The James Garfield Christmas (And Hanukah) Miracle Returns. Sort of. —

The James Garfield Christmas (And Hanukah) Miracle Returns. Sort of. —


One of the most amusing voices on the internet is that of The Bloggess. She is the antidote to gloomy bloggers like me. She makes me the gift of a smile almost every day and some days in the past year that's been quite an achievement. The link above is to her Christmas (and Hanukah) appeal. It's done her way but something tells me it will work. Last year she raised $40,000 'by accident', which is more than this blog has ever done on purpose, so she's made me the gift of humility too. I have donated to one of the suggested charities and I recommend that you do too. If you don't like the look of them, then don't be a grouch; choose your own. Just make sure it doesn't appear here, ok?

The NSPCC, real or fake charity?

- Bishop Hill blog - The NSPCC - a danger to society.

Bishop Hill has upset me this morning. I have had a standing order to the NSPCC for some years. I was unaware that it was taking £14 million of government money and angry to find that it is supporting the government's current attacks on home schooling.

It's fine that Britain provides free-at-point-of-use state education for all. I have lots of issues with how it delivers that, but that's an issue for another day. There is no way, however, that state education should be compulsory. If I had not been lucky enough to afford private education for my children, my wife and I might well have preferred home schooling to a state system we knew well as ex-pupils and, in her case, as an ex-teacher. The government's campaign against home schooling has been disgusting - even implying that some home schoolers are doing it only to conceal their child abuse. The NSPCC's support for that campaign has nothing to do with its charitable purposes and - I suspect - everything to do with its status as a government front.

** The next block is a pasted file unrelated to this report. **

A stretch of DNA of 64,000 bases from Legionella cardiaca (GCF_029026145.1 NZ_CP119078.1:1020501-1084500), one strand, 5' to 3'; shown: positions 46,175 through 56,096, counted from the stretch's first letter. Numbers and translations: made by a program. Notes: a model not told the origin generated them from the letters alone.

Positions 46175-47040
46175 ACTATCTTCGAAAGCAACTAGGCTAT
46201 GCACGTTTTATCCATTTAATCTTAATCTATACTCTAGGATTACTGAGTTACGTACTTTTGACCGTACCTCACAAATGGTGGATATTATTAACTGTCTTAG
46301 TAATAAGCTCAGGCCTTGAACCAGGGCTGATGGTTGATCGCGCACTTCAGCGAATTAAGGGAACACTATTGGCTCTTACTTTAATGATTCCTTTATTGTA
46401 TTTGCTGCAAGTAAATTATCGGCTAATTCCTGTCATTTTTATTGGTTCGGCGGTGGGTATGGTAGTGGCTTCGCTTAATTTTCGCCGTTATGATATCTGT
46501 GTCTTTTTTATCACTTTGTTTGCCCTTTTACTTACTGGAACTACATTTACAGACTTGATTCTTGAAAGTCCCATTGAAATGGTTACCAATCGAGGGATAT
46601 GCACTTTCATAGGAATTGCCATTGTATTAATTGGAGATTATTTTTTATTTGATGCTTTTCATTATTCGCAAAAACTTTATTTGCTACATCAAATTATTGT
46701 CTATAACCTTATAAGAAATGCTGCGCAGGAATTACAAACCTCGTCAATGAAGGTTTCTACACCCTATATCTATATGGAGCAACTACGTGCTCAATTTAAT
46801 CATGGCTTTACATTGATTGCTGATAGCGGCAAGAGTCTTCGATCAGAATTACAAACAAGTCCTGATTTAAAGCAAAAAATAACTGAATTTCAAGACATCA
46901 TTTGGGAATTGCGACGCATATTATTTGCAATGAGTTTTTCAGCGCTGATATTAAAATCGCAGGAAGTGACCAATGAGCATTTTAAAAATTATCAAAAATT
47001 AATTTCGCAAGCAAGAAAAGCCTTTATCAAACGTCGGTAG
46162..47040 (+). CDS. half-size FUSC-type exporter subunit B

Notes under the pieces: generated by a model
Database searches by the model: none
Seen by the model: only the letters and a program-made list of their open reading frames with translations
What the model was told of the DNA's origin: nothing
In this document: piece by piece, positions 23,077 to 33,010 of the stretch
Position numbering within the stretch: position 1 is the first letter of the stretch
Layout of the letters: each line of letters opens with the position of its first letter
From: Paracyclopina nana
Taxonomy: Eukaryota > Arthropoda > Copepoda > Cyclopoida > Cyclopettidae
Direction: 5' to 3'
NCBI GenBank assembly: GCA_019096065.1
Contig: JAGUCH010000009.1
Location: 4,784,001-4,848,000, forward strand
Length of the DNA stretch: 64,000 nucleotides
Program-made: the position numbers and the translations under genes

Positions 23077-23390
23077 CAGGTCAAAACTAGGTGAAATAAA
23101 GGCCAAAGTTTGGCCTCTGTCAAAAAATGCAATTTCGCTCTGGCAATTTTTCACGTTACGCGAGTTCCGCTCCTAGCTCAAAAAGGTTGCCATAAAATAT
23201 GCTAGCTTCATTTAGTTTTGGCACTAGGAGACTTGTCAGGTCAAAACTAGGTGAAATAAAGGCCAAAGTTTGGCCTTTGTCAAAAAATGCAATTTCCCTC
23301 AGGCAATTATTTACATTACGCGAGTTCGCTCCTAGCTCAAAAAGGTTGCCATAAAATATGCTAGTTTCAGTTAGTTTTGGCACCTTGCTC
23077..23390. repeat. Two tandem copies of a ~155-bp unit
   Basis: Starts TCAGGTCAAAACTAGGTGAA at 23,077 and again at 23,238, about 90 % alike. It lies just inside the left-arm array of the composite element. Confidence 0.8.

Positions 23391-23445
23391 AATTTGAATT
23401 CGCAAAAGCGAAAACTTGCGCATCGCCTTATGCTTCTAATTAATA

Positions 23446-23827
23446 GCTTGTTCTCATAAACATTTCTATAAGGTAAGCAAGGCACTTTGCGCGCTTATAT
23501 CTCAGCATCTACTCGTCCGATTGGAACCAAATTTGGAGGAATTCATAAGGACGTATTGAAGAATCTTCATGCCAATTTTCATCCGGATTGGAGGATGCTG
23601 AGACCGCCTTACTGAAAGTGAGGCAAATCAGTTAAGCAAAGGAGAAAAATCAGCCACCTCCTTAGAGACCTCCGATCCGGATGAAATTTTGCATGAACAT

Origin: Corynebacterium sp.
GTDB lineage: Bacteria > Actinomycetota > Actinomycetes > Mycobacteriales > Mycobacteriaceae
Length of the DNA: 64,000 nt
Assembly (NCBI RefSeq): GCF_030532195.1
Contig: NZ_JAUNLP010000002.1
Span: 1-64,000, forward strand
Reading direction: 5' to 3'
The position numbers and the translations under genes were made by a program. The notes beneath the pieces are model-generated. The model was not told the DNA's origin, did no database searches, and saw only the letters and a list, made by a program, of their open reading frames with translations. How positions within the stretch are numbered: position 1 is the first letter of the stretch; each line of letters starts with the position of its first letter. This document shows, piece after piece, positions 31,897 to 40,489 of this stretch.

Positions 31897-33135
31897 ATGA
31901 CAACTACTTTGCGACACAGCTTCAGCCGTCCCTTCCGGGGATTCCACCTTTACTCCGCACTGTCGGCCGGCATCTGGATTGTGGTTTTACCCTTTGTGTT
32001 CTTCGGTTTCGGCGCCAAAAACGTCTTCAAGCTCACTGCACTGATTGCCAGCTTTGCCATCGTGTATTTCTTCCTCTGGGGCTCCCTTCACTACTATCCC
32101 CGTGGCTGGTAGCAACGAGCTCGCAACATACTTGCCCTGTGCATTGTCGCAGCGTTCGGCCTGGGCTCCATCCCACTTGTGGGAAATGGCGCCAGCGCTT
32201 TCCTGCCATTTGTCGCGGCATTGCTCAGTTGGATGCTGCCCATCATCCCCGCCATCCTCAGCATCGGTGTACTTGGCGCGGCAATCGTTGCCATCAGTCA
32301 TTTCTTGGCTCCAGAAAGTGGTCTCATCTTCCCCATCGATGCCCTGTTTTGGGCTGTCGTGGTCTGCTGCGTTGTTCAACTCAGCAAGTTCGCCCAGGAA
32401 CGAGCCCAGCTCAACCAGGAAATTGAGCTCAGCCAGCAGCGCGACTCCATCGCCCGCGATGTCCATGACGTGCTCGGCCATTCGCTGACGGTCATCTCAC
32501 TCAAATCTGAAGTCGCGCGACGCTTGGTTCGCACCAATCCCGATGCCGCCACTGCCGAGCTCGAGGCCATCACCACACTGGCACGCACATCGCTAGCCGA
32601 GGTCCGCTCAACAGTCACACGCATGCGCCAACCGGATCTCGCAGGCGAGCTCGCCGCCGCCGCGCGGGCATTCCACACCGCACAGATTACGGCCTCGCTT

A charity that takes government money is not worthy of the name. Charity is all about voluntary contributions. Tax is, by definition, an involuntary contribution. Had the taxpayers wanted to give that £14 million to the NSPCC, they could have done so. They were not given the choice. Therefore nothing done with that money is truly "charity."

More insidiously fake charities, among which I am disappointed to suspect I must now number the NSPCC, are instruments of government policy and patronage. They are used to "astroturf" (create fake "grass roots" support for) government policies. They are used (through overpaid sinecure jobs) as a source of government party patronage. Many a Labour candidate in the next election wll boast of his or her work for charity, when in fact they were "parked" with that organisation by political influence.

I will cancel my monthly standing order to the NSPCC and write to explain why. My correspondence will no doubt be a waste of time. If the NSPCC's leadership is, as I now suspect, politically selected, the people concerned will know that full well. That one small donor has rumbled them is neither here nor there, in the context of £14 million extorted for them forcibly by their major sponsor in Whitehall.